Litigation continues against Gill Tract occupiers

Anna Vignet/File
Police raid the Gill Tract occupiers in Albany on May 14.

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Ongoing litigation continues against protesters who occupied UC-owned land in Albany two weeks after UCPD cleared out the encampment.

Two of the 10 protesters arrested during the May 14 raid on the Occupy the Farm camp had their charges dropped by the Alameda County District Attorney’s Office last Wednesday, and one accepted a plea bargain last Thursday. Fifteen protesters named in a civil suit filed against them by the university await their next court date Thursday.

According to Deputy District Attorney Teresa Drenick, Edward Miller — who was arrested on May 14 after allegedly climbing a tree, urinating on a police officer and throwing a plant starter at an officer — pleaded guilty Thursday to resisting, delaying or obstructing an officer. He was sentenced to 30 days in county jail, three years of probation and a stay-away order from the Gill Tract.

The district attorney’s office chose not to file charges against farm protesters Mari Belmares and Charles Allred based on the “interest of justice,” according to Drenick.

Sheryl Rowe and Marisa Skaggs, who were arrested on May 14 for allegedly trespassing on the Gill Tract, have arraignment hearings at the Wiley W. Manuel Courthouse in Oakland scheduled for June 11.

The 15 protesters named in a lawsuit brought against them by the UC also await legal proceedings. The next court date in the suit for the group is Thursday.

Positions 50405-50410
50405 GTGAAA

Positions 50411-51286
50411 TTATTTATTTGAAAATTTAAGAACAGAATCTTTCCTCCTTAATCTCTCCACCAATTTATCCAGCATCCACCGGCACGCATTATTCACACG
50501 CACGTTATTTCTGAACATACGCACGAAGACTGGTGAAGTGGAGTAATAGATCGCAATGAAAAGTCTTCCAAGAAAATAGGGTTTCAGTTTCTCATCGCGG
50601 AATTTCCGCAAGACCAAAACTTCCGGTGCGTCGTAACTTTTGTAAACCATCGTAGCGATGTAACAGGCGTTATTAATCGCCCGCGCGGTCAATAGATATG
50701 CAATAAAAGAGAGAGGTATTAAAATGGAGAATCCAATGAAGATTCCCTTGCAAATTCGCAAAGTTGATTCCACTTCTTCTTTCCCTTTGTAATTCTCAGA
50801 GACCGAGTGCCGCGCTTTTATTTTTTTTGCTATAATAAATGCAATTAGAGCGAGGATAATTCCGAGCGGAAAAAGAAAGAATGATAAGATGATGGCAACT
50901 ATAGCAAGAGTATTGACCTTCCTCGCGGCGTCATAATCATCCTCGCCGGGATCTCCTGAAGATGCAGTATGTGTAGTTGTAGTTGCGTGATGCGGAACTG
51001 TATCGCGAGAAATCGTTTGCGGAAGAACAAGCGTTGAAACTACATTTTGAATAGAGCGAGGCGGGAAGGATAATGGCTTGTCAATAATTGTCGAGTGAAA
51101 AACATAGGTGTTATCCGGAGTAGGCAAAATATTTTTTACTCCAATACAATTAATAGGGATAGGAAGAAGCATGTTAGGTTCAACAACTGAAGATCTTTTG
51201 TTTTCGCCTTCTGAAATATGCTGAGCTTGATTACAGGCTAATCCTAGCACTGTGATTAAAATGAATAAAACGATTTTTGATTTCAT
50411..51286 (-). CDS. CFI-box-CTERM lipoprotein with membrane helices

“We didn’t do anything wrong,” said Gopal Dayaneni, spokesperson for Occupy the Farm and one of the 15 protesters named in the suit. “We did what was right. We opened up a possibility in people’s imaginations that something better could be done on that land.”

“We urge the administration and campus police to drop all charges against the farmers and protesters, and to engage in good-faith negotiations to ensure that the Gill Tract is reserved for community-based agricultural use to be governed as a form of commons in conjunction with the farmers and local community,” reads the statement.

In a May 11 letter, Executive Vice Chancellor and Provost George Breslauer and Vice Chancellor of Administration and Finance John Wilton wrote that the lawsuit would be dropped if the protesters left peacefully and did not re-occupy the Gill Tract.

Although the protesters moved their camp site south of the research land by the May 12 deadline set by Breslauer and Wilton, they continued to farm the rows of crops they had planted up until the day of the May 14 raid.

A May 18 letter from Breslauer and Wilton said that the campus is still wiling to discuss the possibility of urban farming on the Gill Tract. The letter also said that staff from the College of Natural Resources are tending to 40 rows of protester-planted crops that were preserved and kept alongside crops originally planted for staff research.

Christopher Yee is an assistant news editor.